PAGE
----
Muckamore Abbey: MP calls on NI secretary to hold public inquiry
A DUP MP has called on the secretary of state to hold a public inquiry into allegations of abuse at Muckamore Abbey Hospital, County Antrim.
Police are currently investigating claims that a number of vulnerable patients were subjected to physical and mental abuse.
Gavin Robinson made the call during an urgent question at the House of Commons.
He described the situation as "a scandal".
It comes after a review in December 2018 found that many lives were affected and there was a culture of tolerating harm at the facility.
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- Muckamore seclusion room images released
- New Muckamore patient care review ordered
- Muckamore Abbey Hospital in 'crisis'
Mr Robinson said he has grave reservations over how the Belfast Health and Social Care Trust has handled the Muckamore scandal.
He said that clearly proper procedures were not followed - particularly providing supporting evidence to the professional body, the Nursing Midwifery Council, when they requested evidence before temporarily suspending seven nurses.
"How outrageous is that? They just simply didn't take the necessary steps. What confidence can the public have if that is the position the trust has adopted. If they are going to rectify it - well they should have done it in the first place," he said.
In an interview with BBC Radio Ulster's Evening Extra programme, the DUP MP said the public struggles when they see very different accounts coming from the Department of Health and the Belfast Health Trust.
"I have full confidence in the Department of Health, I think they have been incredibly honourable throughout this process. I first raised the complaint of a constituent whose son had been assaulted in Muckamore and I believe the department has taken important course of action about this."
Meanwhile, it has emerged that the Belfast Trust is to develop a review into governance, leadership and management in relation to allegations of abuse at the hospital.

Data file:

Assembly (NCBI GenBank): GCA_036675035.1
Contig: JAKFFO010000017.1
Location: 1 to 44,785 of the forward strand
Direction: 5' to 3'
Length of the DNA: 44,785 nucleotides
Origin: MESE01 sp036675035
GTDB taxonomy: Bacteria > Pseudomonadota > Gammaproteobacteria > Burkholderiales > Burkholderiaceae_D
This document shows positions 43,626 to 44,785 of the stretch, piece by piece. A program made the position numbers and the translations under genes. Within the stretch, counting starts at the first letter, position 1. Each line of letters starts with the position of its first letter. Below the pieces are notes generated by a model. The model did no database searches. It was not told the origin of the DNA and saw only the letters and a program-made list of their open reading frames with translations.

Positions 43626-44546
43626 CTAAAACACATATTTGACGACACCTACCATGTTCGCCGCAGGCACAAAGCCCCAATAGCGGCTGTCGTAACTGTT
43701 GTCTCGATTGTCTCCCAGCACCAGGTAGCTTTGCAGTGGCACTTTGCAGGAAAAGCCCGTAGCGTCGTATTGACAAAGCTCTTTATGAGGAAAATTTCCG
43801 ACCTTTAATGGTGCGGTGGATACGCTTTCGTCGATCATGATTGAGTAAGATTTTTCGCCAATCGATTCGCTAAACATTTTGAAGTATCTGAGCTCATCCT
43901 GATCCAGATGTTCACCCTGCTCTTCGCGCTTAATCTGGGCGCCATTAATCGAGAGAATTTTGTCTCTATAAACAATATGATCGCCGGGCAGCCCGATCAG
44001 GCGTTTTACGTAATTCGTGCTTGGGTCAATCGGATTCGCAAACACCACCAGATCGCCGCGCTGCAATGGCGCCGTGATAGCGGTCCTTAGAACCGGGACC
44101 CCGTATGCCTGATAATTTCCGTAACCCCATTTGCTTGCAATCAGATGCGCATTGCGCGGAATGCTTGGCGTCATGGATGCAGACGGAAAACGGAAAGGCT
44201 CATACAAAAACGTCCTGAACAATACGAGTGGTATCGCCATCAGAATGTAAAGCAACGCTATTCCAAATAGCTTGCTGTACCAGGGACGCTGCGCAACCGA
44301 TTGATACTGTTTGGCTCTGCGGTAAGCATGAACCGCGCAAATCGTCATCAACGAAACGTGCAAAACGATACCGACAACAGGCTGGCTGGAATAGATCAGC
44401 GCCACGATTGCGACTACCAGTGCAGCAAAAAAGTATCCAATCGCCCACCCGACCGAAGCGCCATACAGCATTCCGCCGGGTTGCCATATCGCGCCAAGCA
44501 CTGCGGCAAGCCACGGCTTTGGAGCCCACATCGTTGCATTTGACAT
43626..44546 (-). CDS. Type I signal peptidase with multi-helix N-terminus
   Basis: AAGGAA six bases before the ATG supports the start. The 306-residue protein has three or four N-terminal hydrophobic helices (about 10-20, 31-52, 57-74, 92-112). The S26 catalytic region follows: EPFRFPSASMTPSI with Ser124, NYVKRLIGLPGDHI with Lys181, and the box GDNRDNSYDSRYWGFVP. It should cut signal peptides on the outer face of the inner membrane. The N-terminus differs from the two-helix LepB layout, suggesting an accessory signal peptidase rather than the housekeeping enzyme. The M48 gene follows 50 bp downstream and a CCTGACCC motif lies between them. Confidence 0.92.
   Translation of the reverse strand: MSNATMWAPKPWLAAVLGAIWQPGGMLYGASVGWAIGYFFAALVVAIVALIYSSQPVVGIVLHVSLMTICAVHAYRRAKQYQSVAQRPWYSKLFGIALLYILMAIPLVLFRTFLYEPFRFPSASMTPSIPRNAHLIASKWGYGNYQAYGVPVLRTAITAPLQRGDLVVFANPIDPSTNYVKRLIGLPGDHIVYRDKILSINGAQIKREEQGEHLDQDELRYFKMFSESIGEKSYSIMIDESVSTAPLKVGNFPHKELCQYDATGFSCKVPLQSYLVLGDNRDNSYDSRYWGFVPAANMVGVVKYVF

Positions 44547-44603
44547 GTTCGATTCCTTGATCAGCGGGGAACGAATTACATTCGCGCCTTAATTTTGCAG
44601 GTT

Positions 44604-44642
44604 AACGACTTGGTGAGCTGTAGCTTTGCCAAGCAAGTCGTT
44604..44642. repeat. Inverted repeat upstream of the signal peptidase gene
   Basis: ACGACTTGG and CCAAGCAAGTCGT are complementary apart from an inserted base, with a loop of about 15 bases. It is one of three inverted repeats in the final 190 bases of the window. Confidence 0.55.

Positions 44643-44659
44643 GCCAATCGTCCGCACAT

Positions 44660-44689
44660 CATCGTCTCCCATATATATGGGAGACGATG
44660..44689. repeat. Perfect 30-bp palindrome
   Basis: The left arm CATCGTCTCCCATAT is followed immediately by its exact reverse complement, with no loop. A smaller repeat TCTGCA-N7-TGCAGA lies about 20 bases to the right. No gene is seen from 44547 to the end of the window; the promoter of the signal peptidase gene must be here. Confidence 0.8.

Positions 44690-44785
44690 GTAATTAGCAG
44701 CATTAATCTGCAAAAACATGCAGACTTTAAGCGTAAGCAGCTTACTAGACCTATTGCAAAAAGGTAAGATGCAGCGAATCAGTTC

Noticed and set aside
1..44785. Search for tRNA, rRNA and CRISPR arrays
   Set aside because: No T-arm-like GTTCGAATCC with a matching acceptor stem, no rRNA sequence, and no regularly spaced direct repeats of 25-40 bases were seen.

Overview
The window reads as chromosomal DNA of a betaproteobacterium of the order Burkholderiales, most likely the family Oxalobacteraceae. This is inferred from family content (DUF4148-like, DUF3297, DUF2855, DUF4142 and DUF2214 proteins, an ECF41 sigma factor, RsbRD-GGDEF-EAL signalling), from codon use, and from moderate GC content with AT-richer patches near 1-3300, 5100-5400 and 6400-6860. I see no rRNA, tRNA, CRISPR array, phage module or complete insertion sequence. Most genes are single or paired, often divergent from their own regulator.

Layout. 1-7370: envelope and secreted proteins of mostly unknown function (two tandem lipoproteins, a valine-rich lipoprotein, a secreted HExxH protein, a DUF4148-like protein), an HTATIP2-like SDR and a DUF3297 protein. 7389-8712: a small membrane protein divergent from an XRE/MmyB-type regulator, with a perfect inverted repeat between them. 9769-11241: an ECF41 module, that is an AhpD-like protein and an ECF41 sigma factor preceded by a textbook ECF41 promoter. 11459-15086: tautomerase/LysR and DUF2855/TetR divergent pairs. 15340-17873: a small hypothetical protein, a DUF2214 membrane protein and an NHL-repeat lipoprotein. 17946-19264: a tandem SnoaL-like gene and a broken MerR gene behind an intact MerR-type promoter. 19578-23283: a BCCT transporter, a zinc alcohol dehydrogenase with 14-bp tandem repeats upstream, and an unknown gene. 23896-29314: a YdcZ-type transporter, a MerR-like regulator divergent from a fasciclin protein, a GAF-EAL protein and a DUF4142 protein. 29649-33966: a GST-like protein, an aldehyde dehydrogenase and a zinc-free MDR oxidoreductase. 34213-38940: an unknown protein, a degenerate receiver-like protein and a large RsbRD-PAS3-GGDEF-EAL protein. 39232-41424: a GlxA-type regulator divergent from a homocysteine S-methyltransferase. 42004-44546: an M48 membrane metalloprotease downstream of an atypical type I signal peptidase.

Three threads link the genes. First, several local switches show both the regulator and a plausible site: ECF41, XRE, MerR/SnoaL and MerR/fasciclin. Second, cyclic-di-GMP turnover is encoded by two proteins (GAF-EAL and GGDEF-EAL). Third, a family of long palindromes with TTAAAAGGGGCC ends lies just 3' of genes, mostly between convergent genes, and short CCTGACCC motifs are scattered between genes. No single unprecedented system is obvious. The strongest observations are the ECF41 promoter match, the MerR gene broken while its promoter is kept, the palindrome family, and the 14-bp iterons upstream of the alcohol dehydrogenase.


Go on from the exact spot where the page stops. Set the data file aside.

An oversight committee is to be set up including the health trust's three directors and deputy directors.
Terms of reference are to be established by an independent two-person panel.
The information emerged during a cross-party meeting between MLAs and the Belfast Trust on Wednesday.
However, Sinn Féin MLA Pat Sheehan said he is not happy with how the trust is handling the matter.
"It has been a drip feet of information and I am not happy with the two hour meeting with the trust this morning," he said.
"It illustrates all the more need for a public inquiry while we know abuse took place we don't know how or why and how it managed to continue for so long."
Northern Ireland has been without a devolved government for more than two years following a bitter dispute between Sinn Féin and the DUP.
Civil servants have been in effect running departments since the collapse of a power-sharing executive.
Mr Robinson told the Commons: "The secretary of state knows that through the Inquiries Act, she is the only person who is capable of calling a public inquiry - without a minister she is the only one who can do it.
"I am asking her to earnestly engage with the Department of Health in Northern Ireland, with the families with all those who need answers."
While there have been cross-party calls for a public inquiry, this is the first time the issue has been raised in the House of Commons.
In response, the NI Secretary Karen Bradley said she would continue to consider the points Mr Robinson had raised.
During Wednesday's meeting with MLAs, the Belfast Trust re-iterated that while staffing remains challenging, the hospital is operating safely.
It was also confirmed that all CCTV footage is now under the care of the PSNI.
The independent panel appointed to view the footage is continuing to do so in liaison with the PSNI.